Community housing creates 30 new affordable homes in Auckland

10-05-16

Community housing creates 30 new affordable homes in Auckland

The Kāinga Tuatahi housing project for Ngāti Whātua in Ōrakei

The Kāinga Tuatahi housing project located on ancestral land at Bastion Point is nearing completion. Built for Ngāti Whātua Ōrākei, the project has a strong emphasis on providing affordable housing for their tribe on land that they bought back from the Crown in 1996.

Ngarimu Blair, a board member of Ngati Whatua’s commercial arm Whai Rawa said banks and the iwi would underwrite mortgages to help whanau get their own property.
“We want to invest in our assets and our people and this Kainga development will be an important first step to home ownership” he said. “Eighty percent of our dwellings meet the Government’s affordable definition, being $550,000 or less,” Blair said of the scheme, declared a Special Housing Area under the Auckland Housing Accord between the Government and Auckland Council, which demands 10 per cent of places are affordable”.

The first stage of the project encompasses 30 medium density houses on a 40 acre site that will one day house around 3000 people.

“If we built stand alone housing with everyone having their own section and a big fence around them we’d only fit 900 more people in but with a well designed masterplan we’ll get over 3000 people here” says Blair.

The masterplan designed by Boffa Miskell incorporates the cultural values of Ngāti Whātua Ōrākei into a contemporary design with health, wellbeing and the community being key themes for the development.

Native and locally sourced planting has been used to create a sense of space between buildings, while a communal orchard and vegetable gardens will encourage healthy lifestyles. Open spaces and communal amenities such as BBQs, playgrounds and pocket parks facilitate community and group gatherings. Each house also has its own private open space for time away from the wider community.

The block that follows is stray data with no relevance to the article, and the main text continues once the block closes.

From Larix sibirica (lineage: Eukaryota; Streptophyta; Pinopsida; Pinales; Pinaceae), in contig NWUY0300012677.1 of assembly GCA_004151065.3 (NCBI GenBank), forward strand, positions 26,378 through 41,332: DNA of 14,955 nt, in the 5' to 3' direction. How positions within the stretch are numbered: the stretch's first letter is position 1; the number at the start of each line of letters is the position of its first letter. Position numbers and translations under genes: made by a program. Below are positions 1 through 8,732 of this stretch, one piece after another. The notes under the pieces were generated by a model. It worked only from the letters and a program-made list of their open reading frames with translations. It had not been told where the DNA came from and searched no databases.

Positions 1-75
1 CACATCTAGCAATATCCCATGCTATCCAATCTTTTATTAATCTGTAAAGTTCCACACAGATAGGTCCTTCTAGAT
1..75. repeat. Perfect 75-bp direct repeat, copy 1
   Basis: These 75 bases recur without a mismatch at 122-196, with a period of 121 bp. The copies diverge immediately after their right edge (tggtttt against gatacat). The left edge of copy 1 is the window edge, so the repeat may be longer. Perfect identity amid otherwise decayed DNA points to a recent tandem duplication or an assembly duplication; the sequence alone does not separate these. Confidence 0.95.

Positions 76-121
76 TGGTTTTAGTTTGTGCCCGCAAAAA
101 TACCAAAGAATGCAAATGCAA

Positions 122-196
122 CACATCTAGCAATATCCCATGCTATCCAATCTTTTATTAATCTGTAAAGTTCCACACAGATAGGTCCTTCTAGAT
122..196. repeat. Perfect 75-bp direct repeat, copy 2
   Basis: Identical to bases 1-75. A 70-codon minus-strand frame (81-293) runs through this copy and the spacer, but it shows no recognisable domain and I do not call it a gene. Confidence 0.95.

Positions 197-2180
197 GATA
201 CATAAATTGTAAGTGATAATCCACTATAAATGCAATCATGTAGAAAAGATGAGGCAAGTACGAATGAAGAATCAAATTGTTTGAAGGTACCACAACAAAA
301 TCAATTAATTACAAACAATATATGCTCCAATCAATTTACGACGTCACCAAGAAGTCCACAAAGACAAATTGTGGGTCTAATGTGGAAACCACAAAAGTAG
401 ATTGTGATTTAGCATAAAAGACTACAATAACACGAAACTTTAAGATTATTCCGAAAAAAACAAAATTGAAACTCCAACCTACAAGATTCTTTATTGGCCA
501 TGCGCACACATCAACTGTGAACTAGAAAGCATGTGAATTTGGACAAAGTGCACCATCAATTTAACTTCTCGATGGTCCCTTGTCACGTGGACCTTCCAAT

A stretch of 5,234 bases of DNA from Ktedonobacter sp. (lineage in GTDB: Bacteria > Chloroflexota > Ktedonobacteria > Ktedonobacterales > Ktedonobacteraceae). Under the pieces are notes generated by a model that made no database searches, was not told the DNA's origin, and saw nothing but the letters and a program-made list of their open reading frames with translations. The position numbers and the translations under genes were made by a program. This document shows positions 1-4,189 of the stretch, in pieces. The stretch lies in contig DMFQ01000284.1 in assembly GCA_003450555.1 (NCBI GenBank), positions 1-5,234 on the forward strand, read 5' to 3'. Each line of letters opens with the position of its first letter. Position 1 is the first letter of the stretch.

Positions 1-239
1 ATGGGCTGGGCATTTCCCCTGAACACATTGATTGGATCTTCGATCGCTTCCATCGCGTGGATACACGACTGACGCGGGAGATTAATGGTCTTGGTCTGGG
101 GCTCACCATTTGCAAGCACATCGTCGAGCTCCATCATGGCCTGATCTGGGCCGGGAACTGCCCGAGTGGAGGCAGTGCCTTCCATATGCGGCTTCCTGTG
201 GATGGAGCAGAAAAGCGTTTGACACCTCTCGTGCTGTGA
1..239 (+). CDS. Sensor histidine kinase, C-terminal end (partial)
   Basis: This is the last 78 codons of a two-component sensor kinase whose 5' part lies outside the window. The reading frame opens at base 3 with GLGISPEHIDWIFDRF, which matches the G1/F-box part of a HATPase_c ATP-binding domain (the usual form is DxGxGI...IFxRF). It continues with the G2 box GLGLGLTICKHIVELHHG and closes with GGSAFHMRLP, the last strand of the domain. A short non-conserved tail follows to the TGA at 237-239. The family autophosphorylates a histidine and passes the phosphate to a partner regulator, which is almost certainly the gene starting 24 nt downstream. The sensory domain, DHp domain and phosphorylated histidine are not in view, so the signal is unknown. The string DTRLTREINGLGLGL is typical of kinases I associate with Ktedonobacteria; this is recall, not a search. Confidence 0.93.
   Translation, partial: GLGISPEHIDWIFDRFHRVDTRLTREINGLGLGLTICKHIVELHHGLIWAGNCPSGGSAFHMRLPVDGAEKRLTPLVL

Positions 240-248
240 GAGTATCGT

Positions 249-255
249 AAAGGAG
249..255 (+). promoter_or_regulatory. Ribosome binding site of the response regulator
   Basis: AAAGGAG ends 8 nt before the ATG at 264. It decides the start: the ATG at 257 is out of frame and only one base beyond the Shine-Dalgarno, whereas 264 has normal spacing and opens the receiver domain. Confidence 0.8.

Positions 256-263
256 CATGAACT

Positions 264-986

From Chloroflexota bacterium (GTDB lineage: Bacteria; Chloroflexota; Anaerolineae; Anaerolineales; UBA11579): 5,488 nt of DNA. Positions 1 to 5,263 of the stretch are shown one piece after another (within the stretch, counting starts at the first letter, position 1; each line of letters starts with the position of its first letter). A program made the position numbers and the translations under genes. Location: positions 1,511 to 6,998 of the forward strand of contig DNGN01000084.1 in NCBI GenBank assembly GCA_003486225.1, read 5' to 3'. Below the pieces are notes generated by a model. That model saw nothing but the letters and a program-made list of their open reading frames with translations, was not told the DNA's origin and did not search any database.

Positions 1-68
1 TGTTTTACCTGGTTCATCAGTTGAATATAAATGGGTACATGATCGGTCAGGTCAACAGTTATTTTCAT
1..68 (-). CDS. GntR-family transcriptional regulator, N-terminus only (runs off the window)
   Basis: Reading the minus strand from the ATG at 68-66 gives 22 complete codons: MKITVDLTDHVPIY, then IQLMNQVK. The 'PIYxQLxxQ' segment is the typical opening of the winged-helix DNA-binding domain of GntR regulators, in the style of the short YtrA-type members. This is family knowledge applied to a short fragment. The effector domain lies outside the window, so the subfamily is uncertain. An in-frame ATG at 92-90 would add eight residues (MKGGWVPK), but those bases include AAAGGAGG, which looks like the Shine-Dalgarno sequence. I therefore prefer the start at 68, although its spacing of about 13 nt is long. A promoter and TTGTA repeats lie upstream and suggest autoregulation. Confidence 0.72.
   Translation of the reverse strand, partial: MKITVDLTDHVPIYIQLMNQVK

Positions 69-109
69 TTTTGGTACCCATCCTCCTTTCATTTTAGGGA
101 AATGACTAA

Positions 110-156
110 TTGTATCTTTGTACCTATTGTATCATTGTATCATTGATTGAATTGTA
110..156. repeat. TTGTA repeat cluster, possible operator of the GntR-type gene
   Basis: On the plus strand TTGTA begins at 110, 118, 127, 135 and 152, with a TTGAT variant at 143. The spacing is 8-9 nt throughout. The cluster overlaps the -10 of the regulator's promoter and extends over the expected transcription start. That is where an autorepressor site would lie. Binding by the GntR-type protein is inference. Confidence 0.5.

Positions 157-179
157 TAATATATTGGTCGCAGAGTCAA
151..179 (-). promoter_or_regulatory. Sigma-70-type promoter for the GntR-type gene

Safety has also been a consideration with appropriate sight lines to communal spaces created and ‘slow zone’ access ways that encourage pedestrian activity and low speed traffic. And up to 60% of the families power needs will be provided by solar panels. The masterplan was designed by Boffa Miskell.

“The most significant challenge has been the weather” says Kate Healy, COO Ngati Whatua Orakei Whai Rewa Ltd. “We had a really long wet winter in Auckland”

“To combat this we pulled in more resources when it was fine to get the concrete work done so that once we were out of the ground it wasn’t such a problem to carry on with things” says Craig Inverarity, Arrow Construction Project Manager.

However the Arrow team is the first to admit that installing tonnes of tall, narrow precast panels on top of a hill in the middle of winter was a test and was done with great care.
“What is placed there in a short time needs to stand there for a very long time” says Craig. “We are creating a home for somebody in the end and that is very personal”.

The first families moved in on 26 February 2016.

“It is very exciting; we are now just down the road from our home which is the Orakei Marae. Our kids and grandkids now have a place to stay and learn everything about their culture” says Rosina Borrell who moved from Onehunga with her husband.

“The children get to grow up next to the Marae amongst all their family and the community that they will hold forever in their hearts” said Rewa Harriman another home owner who watched the development take shape with interest.

12 houses are currently occupied and another 18 will be finished by the end of May.

To watch some great videos about the project during construction, visit the Auckland Design Manual website.

Watch an interview with Ngarimu Blair

Robert and Rosina Borell celebrate moving into their new house with family members Margaret Swann, far left, and Kirihipina Hawke Borell, far right.

Robert and Rosina Borell celebrate moving into their new house with family members Margaret Swann, far left, and Kirihipina Hawke Borell, far right.



Kaianga Tuatahi housing project during construction

Kaianga Tuatahi housing project during construction

A birds eye render of the site once it's all finished

A birds eye render of the site once it’s all finished


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